“No matter what it is, it’s good to have experience,” Koenig said of his time in office. “What you find from the voters is that if you have people that have decades and decades [of experience], there’s not a lot of incentive for people to push new ideas. They kind of just support themselves and make sure they get elected.”

Koenig also owns a construction and painting company that he says gives him the unique perspective of working on government regulations and personally seeing their impact on the private sector. It also gives him a lot of responsibility, he says.

“With roofing, if you pick up a twenty or thirty thousand dollar project, you have to manage your money on it,” he said. “You have to manage your cash flow before you get paid.”

He suggests that he has a more conservative record than Stream and that he’ll be a vigorous champion for those values, given his endorsements from four of Missouri’s most influential conservative political organizations. He has “A” ratings from Americans for Prosperity, United for Missouri, the Missouri Alliance for Freedom, and the American Conservative Union. Koenig also received an endorsement from Missouri Right to Life, while Stream did not.

He also cites his efforts on TIF reform and carrying the bill that cut the income tax for the first time in a century, something he makes sure to tell potential voters who he says fear taxes are too high.

“There’s no question the income tax is destructive towards economic growth,” he said. “A lot of the states that are growing are the states don’t have income tax. Capital is mobile; it seeks the least resistance.”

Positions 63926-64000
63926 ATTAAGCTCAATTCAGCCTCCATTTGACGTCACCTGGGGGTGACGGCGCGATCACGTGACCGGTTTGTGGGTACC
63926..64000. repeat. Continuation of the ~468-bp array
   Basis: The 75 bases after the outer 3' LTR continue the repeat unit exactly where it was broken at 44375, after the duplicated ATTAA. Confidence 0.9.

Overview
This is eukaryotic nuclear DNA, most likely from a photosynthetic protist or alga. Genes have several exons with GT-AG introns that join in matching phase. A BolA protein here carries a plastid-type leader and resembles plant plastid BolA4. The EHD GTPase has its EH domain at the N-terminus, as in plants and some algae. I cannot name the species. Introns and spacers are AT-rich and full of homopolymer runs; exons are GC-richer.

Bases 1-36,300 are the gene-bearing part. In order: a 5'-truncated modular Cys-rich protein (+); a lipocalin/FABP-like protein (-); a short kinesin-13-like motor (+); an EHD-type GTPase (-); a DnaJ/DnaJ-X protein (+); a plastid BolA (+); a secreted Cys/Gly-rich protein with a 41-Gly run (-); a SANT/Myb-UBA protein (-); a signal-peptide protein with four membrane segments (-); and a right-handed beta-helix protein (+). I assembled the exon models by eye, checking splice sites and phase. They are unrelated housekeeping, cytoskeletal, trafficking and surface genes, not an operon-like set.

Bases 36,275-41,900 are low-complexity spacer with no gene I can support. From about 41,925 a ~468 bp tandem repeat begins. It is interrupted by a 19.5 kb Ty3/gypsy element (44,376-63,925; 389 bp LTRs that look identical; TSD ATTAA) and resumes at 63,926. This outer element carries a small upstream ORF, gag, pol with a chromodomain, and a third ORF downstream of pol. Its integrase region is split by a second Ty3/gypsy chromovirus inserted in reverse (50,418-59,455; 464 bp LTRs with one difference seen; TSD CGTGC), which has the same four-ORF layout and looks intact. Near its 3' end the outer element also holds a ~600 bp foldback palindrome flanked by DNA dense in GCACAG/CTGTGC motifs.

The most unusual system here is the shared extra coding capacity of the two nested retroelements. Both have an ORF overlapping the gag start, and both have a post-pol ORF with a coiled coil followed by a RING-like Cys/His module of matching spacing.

However, Stream believes he also brings a lot of conservative principles to the table, including his work in helping to balance the budget year after year (he was vice-chair of the budget committee for four years before he chaired it). He’s anti-abortion, pro-gun, and pro-military.

“I’m not afraid to talk about conservative issues in Kirkwood, which has voted twice for Barack Obama and voted against concealed carry,” Stream said. “I’m not afraid, I don’t back down from my conservative convictions… I can run on my record. If it’s not good enough to win, then I didn’t deserve to win.”

Unlike Koenig, Stream still hears complaints about there not being enough jobs – even though the official unemployment rate in the U.S. (and in Missouri) is below five percent. He believes those numbers are fraudulent from the federal government. To fix it, he wants to lower taxes, lower costs on health care and enact right-to-work legislation.

“People can’t find good paying jobs with benefits. Those have disappeared in America under the Obama administration,” he said. “We have to create an environment… that will induce business to come here and grow here.”

The two candidates will face off in a debate Sunday, July 24 on This Week in Missouri Politics. Viewers in St. Louis can catch it at 11:00 a.m. on ABC 30 KDNL or in Mid-Missouri on KRCG at 6:00 a.m.